3D Nō Aoinoue, Funa Benkei in Venice. 7 May 2019 LINK (Italian)
A beautiful video digest of the 2018 Heian Jingū Takigi Noh, the open-air, torch-lit noh performance taking place at Heian Shrine every year on June 1-2. Udaka Michishige is featured performing Hashi Benkei from min. 1:15. Check it out!
Noh workshops and performances to be held in Portland September 29 – October 2, 2018
From the University of Oregon Center for Asian and Pacific Studies website:
The Center for Asian and Pacific Studies is pleased to present four days of events on Traditional Japanese Noh Theatre, to be held at the University of Oregon, the Portland Institute for Contemporary Art, and the Portland Art Museum. The events, which will include performances and workshops, are to be led by TAKEDA Tomoyuki, an active performer from one of the most prestigious schools of Noh, the Kanze School. Established in the fourteenth century, Noh is characterized by austere simplicity of performance and profoundly poetic plots. In a series of four workshops (two of which will be accompanied by costumed performance), Takeda-sensei and his troupe will cover a range of topics from history, dance and chanting to costumes and masks. Audiences will have the opportunity to take part in a dance and chanting sequence, and to learn about costumes through dressing demonstrations.
Noh time like the present is a series of Noh-related performances taking place at LSO St. Luke in London 24 -25 February 2017, celebrating Kita-school actor Matsui Akira, one of the few professional Noh actors intensively participating in non-traditional performances. Matsui recently turned 70, just like Kanze-school shite actor Tsumura Reijirō, another pioneer of intercultural theatre emerging from the Noh world. My teacher, Kongō school actor Udaka Michishige, also turned 70 last year. A generation of Noh actors opening the doors of noh training to the ‘world outside tradition’.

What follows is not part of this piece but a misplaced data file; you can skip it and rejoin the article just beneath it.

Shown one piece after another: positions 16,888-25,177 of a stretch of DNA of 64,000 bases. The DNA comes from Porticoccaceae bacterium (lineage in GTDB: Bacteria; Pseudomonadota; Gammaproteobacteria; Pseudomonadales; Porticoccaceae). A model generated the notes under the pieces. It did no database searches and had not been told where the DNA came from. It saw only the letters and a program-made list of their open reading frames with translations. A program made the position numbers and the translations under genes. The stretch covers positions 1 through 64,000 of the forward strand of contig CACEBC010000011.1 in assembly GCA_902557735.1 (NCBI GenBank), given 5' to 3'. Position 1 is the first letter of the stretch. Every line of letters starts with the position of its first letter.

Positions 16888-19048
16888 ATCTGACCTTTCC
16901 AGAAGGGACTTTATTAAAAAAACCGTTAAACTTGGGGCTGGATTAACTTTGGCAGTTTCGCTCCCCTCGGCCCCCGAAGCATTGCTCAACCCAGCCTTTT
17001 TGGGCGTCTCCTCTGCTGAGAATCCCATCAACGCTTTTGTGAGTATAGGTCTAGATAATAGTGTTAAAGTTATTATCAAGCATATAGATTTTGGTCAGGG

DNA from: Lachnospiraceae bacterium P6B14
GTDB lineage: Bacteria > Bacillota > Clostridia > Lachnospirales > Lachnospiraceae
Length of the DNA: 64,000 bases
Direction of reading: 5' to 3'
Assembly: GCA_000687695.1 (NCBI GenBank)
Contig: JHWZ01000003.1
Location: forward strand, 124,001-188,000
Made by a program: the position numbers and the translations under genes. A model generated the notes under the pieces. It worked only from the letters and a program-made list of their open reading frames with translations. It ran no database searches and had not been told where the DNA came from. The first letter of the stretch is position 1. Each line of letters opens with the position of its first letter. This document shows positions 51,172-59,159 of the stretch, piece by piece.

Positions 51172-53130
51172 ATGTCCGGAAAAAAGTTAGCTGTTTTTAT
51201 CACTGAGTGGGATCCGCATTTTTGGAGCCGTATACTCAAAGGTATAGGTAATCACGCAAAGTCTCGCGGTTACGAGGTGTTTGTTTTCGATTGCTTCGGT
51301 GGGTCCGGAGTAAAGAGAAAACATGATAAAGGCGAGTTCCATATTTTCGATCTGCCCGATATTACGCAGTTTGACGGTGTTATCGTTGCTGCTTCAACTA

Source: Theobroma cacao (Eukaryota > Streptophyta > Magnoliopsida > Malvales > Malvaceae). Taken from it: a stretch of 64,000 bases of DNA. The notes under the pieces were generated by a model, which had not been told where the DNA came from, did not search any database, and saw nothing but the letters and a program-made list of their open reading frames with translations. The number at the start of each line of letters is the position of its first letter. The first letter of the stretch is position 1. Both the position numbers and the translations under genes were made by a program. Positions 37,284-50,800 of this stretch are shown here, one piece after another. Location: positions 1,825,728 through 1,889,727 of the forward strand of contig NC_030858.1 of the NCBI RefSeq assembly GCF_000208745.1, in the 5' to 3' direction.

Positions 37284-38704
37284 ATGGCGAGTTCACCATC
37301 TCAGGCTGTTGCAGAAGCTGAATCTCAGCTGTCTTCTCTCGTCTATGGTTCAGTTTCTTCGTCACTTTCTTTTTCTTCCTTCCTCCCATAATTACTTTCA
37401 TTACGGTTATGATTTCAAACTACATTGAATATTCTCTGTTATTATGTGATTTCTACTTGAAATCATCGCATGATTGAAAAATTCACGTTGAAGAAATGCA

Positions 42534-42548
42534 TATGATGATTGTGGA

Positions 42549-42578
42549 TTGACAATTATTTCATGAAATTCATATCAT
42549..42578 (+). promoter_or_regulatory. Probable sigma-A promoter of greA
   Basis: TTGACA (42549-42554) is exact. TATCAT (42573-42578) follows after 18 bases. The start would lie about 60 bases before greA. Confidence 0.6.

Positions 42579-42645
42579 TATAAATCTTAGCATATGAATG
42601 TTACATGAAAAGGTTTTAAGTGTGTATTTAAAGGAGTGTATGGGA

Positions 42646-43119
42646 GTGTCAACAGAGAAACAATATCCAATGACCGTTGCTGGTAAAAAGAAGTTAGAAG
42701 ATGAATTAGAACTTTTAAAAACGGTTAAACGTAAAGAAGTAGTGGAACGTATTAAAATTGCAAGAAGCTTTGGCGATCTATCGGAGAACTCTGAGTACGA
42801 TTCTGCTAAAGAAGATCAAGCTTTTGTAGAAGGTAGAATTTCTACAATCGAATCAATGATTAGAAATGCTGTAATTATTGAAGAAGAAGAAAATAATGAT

All information and details are available on the Japan-UK Events Calendar website – here
“These two performances at LSO St Luke’s are a rare opportunity to experience the 650-year-old art of noh, and the genius of classical noh performer Akira Matsui, now age 70, in a bold collaboration with western opera, theatre, ballet, music and poetry. We are particularly pleased that this special programme will include ‘Rockaby’ by Samuel Beckett.
The project also includes a range of education activities ‘Getting to noh… more’, including a Seminar on Noh Theatre and Western Culture, at 6pm on 20 February 2017 at the Guildhall School of Music & Drama, and a series of lecture-demonstrations on Noh Maskmaking, in partnership with The Japan Foundation, from 17-24 February 2017 in Norwich, Oxford, Durham, London, Southend and Dublin.”
Next Sunday (August 21st) I will join the Kei’un-kai, INI Taikai Gala Recital celebrating Udaka Michishige’s 70th birthday. I am going to perform in a number of pieces, among which the shimai solo dance excerpt from the NohKurama Tengu. Although this is the only piece in which I will perform as a dancer, hence one may think it is the highlight of the day from my point of view, I am more concerned with practising the many other numbers in which I will sing as a member of the jiutai chorus.